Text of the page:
Technology in Mexico Receives Vast Amounts of Venture Capitalist Investments Yearly

From 2014-2016, the U.S. invested nearly $120 million into 300 Guadalajara startups. In 2017, out of all Latin American countries, Mexico received one-quarter of total investment at $80 million in funding for 59 venture deals. Viewing investments from a grander scale, nearly 1,900 venture capitalists received $22 billion in investments between 2010 and 2018.

Investments per company vary between $80,000 – $120,000. Companies such as Voxfeed provide investors with a great return on investment considering its $2 million in revenue.

Such financial growth benefits the Mexican economy as it is currently the world’s 11th largest economy. It has the potential to gain $245 billion GDP by 2025, and the possibility of being the world’s largest economy by 2050.

Fintech Growth in Mexico Surpasses Other Latin American Countries

In 2017, Mexico led Latin America with the growth of 80 Fintech companies in 10 months, amounting to a total of 238, and ahead of Brazil which had 230. In 2018, Mexico retained its lead with 394 Fintech startups, still ahead of Brazil which had 380.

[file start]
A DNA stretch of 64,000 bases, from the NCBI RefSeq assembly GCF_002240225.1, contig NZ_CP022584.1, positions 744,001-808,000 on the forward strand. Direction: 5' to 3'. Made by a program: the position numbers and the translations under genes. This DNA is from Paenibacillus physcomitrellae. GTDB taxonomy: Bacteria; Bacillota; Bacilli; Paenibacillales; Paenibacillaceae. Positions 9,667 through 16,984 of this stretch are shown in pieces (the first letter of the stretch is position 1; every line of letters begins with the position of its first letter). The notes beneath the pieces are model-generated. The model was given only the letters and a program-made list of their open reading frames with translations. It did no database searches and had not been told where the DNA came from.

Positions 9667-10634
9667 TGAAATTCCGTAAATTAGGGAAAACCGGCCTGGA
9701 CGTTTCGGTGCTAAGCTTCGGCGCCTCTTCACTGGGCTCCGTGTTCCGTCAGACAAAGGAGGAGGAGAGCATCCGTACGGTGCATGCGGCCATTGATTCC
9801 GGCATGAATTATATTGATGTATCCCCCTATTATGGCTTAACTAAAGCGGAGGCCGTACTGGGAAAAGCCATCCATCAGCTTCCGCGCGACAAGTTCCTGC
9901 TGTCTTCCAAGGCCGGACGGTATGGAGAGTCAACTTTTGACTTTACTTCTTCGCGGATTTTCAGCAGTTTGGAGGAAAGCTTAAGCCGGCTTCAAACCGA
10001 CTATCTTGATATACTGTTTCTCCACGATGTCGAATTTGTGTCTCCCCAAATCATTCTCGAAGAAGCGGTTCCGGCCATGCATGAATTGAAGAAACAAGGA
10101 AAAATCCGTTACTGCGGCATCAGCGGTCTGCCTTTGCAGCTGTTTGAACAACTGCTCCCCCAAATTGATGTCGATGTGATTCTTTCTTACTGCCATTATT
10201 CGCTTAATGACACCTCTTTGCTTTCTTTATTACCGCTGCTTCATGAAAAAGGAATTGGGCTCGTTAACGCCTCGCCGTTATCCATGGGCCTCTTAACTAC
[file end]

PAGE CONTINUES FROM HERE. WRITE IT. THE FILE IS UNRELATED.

Fintech is continually growing thanks to entrepreneurship to create Fintech startups, as well as low banking and lending. For instance, 44 percent of the population does not use any banking products.

In this sense, growth not only increases the size of this sector but also aids the Mexican population in becoming more financially secure with platforms like Konfio that assists individuals and businesses with access to affordable loans.

Aside from Fintech expanding the function of technology in Mexico, investors such as Goldman Sachs view the sector as an opportunity for growth. Just recently, in September 2019, Goldman Sachs invested $100 million into Konfio, a small business loan lender. This allows $250 million in loans to 25,000 companies.